The Supreme Court has said that it will soon pass its order on the report of the Special Investigation Team, which reportedly had said that there was no evidence to prosecute Gujarat Chief MinisterNarendra Modi in post-Godhra communal riots of 2002.
A special bench comprising Justice DK Jain, Justice P Sathasivam and Justice Aftab Alam placed on its record the report of amicus curaie and senior counsel Raju Ramachandran.
According to sources, the amicus in his report has differed with the SIT report on some points and disagreed with its finding that there was “no prosecutable evidence” against Modi. These points of disagreement between amicus and the apex court-appointed team, headed by former CBI director RK Raghavan, could be further investigated, it said.
The Supreme Court’s order on the two reports will decide whether Modi did not act swiftly to contain the threat from the violent mob that went on a rampage immediately after the Godhra train carnage.
The apex court had asked the amicus to travel to Ahmedabad and present a report on the evidence gathered by Raghavan on the complaint of Zakia Jafari, the wife of the deceased former MP.
Dealing with SIT’s investigation report on a complaint by Zakia Jafri, who had accused Modi and 62 other politicians, bureaucrats and cops of abandoning their constitutional duty to protect lives and allowing the post-Godhra riots to go on, the amicus on March 15 had pointed out certain mismatch between the conclusion and the evidence recorded by the SIT.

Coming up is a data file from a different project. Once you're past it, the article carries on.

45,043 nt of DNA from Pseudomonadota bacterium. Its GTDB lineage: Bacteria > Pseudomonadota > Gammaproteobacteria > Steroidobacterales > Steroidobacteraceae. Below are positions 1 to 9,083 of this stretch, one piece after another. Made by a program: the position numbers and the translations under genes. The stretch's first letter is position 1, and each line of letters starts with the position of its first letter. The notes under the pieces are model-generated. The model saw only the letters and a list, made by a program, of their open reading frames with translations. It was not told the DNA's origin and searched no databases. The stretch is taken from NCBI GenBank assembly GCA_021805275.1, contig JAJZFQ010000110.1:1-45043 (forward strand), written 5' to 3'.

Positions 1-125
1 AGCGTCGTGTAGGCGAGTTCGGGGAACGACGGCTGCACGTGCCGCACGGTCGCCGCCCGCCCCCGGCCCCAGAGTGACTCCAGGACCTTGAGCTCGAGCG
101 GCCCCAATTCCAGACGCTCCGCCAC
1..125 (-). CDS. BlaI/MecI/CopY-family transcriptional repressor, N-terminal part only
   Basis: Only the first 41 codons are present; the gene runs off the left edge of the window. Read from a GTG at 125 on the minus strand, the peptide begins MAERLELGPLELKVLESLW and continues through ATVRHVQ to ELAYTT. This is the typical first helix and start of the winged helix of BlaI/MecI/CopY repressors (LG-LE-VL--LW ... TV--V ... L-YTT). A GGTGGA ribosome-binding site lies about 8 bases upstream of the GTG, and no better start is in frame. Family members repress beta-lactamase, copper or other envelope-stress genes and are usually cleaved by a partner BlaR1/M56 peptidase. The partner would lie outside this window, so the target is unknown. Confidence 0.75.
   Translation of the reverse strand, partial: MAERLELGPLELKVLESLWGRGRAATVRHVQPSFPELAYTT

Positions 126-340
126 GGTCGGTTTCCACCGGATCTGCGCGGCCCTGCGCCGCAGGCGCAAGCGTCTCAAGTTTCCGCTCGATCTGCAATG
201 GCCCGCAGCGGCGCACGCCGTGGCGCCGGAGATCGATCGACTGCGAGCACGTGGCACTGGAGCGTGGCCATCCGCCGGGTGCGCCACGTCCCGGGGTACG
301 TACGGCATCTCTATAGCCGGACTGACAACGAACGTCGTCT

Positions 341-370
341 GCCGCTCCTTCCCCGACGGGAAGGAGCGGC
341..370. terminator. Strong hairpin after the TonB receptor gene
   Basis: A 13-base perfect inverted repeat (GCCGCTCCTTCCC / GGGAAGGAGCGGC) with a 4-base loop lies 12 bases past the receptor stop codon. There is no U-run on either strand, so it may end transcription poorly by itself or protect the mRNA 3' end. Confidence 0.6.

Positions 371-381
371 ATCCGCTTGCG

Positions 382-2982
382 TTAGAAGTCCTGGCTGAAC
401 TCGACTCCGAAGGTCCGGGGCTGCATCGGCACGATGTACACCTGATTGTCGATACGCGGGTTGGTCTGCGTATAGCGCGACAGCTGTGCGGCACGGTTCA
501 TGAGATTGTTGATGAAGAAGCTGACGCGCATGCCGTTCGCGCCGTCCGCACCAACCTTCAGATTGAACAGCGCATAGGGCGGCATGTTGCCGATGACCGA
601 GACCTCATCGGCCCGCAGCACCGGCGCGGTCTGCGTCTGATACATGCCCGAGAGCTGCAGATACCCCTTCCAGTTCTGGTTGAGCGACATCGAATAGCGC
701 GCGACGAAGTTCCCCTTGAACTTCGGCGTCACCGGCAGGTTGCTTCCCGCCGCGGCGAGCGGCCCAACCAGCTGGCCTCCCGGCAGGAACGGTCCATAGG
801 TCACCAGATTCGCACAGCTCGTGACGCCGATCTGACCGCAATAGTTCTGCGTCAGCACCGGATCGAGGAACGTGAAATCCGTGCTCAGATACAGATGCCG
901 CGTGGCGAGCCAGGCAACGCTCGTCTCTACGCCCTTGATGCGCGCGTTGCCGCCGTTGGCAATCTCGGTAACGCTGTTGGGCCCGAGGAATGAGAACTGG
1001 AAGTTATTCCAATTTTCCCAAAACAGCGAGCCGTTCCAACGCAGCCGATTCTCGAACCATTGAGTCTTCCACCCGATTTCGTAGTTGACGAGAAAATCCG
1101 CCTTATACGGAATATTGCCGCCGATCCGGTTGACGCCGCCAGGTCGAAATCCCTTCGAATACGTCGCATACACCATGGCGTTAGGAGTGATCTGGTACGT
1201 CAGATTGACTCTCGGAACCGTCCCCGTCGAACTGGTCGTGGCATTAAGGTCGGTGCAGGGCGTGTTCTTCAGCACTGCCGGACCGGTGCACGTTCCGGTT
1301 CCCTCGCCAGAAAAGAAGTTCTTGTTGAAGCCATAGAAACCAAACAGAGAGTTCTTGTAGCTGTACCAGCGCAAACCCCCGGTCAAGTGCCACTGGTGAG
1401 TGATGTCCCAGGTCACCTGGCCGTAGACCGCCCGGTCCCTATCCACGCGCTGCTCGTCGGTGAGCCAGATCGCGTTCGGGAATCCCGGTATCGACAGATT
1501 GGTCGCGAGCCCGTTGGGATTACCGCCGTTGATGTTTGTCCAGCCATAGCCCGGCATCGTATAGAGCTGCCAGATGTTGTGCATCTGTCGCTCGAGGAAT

Ramachandran was also asked to give his views on the affidavit of IPS officer Sanjeev Bhatt, who had accused Modi of refusing to rein in violent mob during a high-level meeting on February 27, 2002, immediately after the Godhra train burning case. In its report to the court, the SIT reportedly disbelieved Bhatt’s claim and said that the officer was not present at Modi’s residence during the time when the meeting took place.
Ramachandran visited Gujarat and interacted with several witnesses and people connected with the issue before giving his report to the court. He also dealt with an affidavit filed by a journalist supporting Bhatt’s claim that the IPS officer was present during the meeting at Modi’s residence.
The judges perused the report of the amicus and said, “It is comprehensive and covers all aspects. At the moment we are keeping it confidential”. The court turned down the plea of state government seeking a copy of the amicus report. Senior counsel Ranjit Kumar on behalf of the state government said, “A copy of the report should be furnished to us as we are the affected party.” The bench also refused to entertain the plea of SIT seeking a copy of the report. Economic Times